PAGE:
Today’s guest post is by J. Matthew Kroplin, a fellow attorney at Stites & Harbison PLLC.  Matthew is a member of the Business Litigation and Creditors’ Rights & Bankruptcy Service Groups. He represents and advises clients in the areas of business and commercial litigation, bankruptcy and financial restructuring, and construction law.  Matthew has represented a number of contractors in construction claims, business litigation, and employment matters.

 During this session of the Tennessee General Assembly, which ended about a month ago, state legislators approved the so-called “Loser Pays” rule, with the stated intention of discouraging frivolous claims in Tennessee courts.

This rule essentially requires that a judge assess litigation costs to a party who successfully seeks dismissal of a claim that does not have a basis in fact or law. These recoverable costs include reasonable and necessary attorney fees and are capped at $10,000. Governor Haslam has since signed the legislation into law as Public Chapter 1046 (pdf).  The “Loser Pays” rule will not apply to:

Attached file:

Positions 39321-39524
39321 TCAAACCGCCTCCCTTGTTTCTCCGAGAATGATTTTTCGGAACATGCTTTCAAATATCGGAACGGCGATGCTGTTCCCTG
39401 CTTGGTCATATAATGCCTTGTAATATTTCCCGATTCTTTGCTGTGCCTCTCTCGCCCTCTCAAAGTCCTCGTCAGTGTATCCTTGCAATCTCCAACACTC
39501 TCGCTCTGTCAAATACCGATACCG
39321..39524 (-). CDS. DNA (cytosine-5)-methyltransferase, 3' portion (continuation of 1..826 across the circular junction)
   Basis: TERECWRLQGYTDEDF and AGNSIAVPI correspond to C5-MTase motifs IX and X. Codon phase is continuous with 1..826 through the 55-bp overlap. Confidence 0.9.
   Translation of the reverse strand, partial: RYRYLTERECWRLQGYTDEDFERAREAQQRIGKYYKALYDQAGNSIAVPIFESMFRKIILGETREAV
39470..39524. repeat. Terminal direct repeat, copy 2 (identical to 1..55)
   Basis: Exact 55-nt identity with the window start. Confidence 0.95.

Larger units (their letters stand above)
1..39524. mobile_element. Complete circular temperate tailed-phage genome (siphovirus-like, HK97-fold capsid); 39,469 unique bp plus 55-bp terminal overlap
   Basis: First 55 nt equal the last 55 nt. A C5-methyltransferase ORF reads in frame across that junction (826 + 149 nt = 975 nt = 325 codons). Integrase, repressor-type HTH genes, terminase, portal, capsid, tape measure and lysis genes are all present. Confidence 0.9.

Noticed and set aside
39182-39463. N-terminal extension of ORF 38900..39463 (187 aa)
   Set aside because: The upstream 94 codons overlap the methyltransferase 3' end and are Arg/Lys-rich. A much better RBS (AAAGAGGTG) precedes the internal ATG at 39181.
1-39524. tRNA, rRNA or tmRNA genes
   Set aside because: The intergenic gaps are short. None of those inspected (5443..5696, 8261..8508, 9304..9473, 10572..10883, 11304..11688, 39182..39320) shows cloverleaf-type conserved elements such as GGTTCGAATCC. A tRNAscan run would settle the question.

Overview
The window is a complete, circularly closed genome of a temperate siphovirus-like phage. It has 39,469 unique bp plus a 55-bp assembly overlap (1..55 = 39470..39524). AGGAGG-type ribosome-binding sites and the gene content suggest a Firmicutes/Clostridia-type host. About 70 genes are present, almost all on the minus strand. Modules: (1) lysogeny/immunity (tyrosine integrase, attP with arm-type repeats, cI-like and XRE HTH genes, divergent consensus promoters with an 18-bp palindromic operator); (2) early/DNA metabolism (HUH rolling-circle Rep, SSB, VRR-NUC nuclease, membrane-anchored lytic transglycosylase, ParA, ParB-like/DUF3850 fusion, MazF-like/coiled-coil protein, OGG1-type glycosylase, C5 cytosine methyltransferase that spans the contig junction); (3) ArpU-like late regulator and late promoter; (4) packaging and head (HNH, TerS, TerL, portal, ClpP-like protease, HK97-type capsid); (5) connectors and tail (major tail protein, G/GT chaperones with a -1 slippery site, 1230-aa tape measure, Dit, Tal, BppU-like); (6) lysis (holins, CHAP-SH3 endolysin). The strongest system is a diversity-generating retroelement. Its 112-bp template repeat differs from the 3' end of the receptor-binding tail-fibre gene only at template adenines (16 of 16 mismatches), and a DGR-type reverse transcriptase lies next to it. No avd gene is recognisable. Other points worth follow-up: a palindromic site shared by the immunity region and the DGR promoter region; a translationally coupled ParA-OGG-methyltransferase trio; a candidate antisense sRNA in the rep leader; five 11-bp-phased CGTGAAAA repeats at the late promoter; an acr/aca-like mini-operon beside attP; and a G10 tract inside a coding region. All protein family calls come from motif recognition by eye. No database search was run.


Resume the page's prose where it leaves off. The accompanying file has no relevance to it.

• any claims filed before July 1, 2012;
  • claims by or against the government;
  • any claim that is dismissed by the granting of a motion that was filed more than 60 days after service on the moving party of the latest pleading containing that claim;
  • any claim that is withdrawn or amended to state a claim upon which relief may be granted, as long as notice of such is given by the earlier of the response deadline or at least 3 days prior to the hearing on the motion;
  • actions by pro se litigants, except where the court finds that the pro se party acted unreasonably;
  • claims seeking to extend, modify, reverse, or challenge the constitutionality of existing law, or claims of first impression, as long as one of those reasons is specially plead; and
  • claims that stated relief that could be granted when filed but subsequent law removed the right to relief.

As you might expect, much of the legislative discussion focused on possible unintended consequences, such as whether the new rule will inhibit judges from granting a motion to dismiss whenever possible or whether this law will effectively impede access to the courts for individual citizens and small business owners. On the other side of the issue, though, proponents argued that the new rule will reduce pointless lawsuits and will increase judicial efficiency. Either way, it will certainly be interesting to see how this plays out in future lawsuits.